The annual online report from the Tennessee Department of Education will be available as of 9 a.m. local time Thursday at www.tn.gov/education/reportcard/.
“To me, the most important thing about the Report Card is it’s a resource for parents,” Huffman said from Nashville Wednesday afternoon. “It’s data for parents — a platform to ask questions and get engaged at their school.”
He said achievement information indicates raw levels of knowledge and its application, while value-added measures improvement from year to year or the growth of individual students.
The Report Card includes data and information on public schools across Tennessee, much of it previously released on the district level. Tennessee Comprehensive Assessment Program (TCAP) achievement and value-added scores, end-of-course tests, ACT results, and the Reward and Focus schools were released earlier this year.
What’s new today includes school-level data on accountability, achievement and progress, as well as systemwide and school-level data on graduation rates, highly qualified teachers, and other demographic information.
Also available at the Report Card link is detailed information showing how and why individual schools were designated Focus schools, where subgroups such as minorities or special education students had lower gains than the general population, and Reward schools, which ranked in the top 5 percent of achievement, progress or both. Northeast Tennessee had no Priority schools, which ranked in the bottom 5 percent.
“We had most districts that had quite good gains,” Huffman said in a conference call from Nashville.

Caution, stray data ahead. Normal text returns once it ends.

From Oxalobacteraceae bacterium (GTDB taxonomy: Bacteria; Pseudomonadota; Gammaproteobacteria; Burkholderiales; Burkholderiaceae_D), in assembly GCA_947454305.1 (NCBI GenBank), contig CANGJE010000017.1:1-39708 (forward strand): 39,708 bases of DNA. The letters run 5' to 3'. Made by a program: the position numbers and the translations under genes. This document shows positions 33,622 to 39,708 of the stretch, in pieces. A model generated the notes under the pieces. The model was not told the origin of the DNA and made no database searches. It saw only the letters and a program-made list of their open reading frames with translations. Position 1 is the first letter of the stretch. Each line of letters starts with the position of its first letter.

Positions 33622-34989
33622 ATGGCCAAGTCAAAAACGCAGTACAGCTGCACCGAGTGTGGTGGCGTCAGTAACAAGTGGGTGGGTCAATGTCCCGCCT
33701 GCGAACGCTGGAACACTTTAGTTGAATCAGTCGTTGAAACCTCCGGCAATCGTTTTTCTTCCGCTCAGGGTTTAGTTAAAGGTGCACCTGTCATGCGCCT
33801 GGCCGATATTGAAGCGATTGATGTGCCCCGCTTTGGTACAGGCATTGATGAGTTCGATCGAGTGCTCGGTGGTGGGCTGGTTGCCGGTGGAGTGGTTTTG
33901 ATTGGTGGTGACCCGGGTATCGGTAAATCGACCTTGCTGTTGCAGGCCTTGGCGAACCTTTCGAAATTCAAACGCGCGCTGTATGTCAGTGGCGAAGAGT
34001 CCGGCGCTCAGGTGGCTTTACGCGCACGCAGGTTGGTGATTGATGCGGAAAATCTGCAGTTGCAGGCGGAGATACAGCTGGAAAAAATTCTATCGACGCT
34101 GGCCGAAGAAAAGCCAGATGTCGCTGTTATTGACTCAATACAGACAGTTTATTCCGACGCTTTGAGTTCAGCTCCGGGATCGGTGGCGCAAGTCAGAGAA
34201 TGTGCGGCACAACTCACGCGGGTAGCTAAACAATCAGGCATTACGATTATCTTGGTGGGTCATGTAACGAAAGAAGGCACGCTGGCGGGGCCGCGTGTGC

He said the overall growth in math and science is a particularly bright spot.
“That said, we know we have a long way to go” in closing achievement gaps among subgroups, Huffman said.
To help those Focus schools, some — including Sevier Middle and Lincoln Elementary in Kingsport — are receiving grants.
Huffman said if he were the parent of a child in a school with low performance and high growth, he would think it was going in the right direction. However, for a school with higher performance and low growth, students aren’t getting a year’s worth of expected growth in a year.
As an example of new information, graduation rates are available for individual schools, not just school districts.
“The graduation rate is based on a lot of work schools are putting in,” Huffman said, adding that credit recovery programs are helping students graduate in four years and a summer, which is considered on-time graduation.
As for ACT scores, he said a slight decrease in the past few years needs to be turned around but pointed out that since practically all Tennessee students take the ACT, it is fairer to compare the state’s ACT scores to past years in this state or only to states that require the ACT.